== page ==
Thomas Jefferson Papers

From Thomas Jefferson to Thomas Sim Lee, 26 October 1780

To Thomas Sim Lee

Richmond Octo: 26. 1780.


The Executive of this State, think it expedient and necessary that under our present circumstances the prisoners of war under the Convention of Saratoga, be removed from their present situation. Many circumstances have led to this necessity. It will be utterly impracticable as long as they remain with us to prevent the hostile army now in this State from being reinforced by numerous desertions from this corps and this expectation may be one among the probable causes of this movement of the enemy. Should moreover a rescue of them be attempted the extensive disaffection which has been lately discovered, and almost total want of arms in the hands of our good people, render the success of such an enterprize by no means desperate. The fear of this and of the dangerous convulsions to which such an attempt wou’d expose us, diverts the attention of a very considerable part of our militia from an opposition to the invading enemy. An order has therefore been this day issued to Colo. Wood to take immediate measures for their removal1 to fort Frederick in your State agreeable to a resolution of Congress of september 20. 1780. of which your Excellency has I believe been apprized. Every aid has been and will be given him for transporting, guarding and subsisting them on the road, which our powers could accomplish. Notice of this measure is sent by the present conveyance to their Excellencies the President of Congress and General Washington.2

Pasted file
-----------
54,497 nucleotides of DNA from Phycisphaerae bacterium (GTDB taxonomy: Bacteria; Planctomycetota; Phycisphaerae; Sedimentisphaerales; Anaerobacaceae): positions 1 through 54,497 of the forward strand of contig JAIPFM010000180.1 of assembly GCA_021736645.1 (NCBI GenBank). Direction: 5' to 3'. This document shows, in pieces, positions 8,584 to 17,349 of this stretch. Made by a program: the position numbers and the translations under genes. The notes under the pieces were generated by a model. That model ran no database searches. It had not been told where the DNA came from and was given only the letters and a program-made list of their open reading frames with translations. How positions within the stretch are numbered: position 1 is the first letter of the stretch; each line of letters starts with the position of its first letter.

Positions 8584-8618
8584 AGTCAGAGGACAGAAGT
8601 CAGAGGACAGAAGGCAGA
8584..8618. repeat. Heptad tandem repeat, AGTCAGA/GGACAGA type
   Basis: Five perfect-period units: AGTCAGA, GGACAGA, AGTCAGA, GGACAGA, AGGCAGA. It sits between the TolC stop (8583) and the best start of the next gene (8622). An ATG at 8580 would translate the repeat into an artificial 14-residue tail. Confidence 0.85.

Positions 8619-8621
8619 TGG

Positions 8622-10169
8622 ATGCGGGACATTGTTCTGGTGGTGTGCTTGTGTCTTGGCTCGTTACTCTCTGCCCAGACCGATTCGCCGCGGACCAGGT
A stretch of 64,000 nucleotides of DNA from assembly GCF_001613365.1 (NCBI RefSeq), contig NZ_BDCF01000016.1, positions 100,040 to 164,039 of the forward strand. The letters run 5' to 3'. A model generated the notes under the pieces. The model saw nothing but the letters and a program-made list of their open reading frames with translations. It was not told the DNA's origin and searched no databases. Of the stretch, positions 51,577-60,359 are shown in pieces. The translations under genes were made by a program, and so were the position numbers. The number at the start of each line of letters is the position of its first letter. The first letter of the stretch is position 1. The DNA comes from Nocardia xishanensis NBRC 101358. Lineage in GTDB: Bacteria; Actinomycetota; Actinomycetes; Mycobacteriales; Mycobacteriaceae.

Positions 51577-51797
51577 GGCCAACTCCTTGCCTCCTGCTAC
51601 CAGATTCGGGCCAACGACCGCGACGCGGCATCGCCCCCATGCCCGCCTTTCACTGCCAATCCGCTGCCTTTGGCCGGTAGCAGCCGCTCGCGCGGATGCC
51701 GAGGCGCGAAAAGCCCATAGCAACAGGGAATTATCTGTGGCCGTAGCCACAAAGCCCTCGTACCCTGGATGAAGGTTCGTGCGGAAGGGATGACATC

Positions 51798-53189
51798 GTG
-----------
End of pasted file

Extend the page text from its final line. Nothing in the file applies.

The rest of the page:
I have the Honor to be with the most perfect esteem and respect Your Excellency’s most obedient and most humble servant,

Th: Jefferson

RC (MdAA); in a clerk’s hand, signed by TJ. TJ sent almost identical letters on the same day to Samuel Huntington and George Washington.

The extensive disaffection which has been lately discovered: See TJ to the Virginia Delegates, 27 Oct.

1The rest of this sentence does not appear in the letters to Huntington and Washington.

2In the letters to Huntington and Washington this sentence reads: “Notice hereof is sent by the present conveyance to his Excellency Governor Lee, on whose part I doubt not necessary preparations for their reception will be made.”

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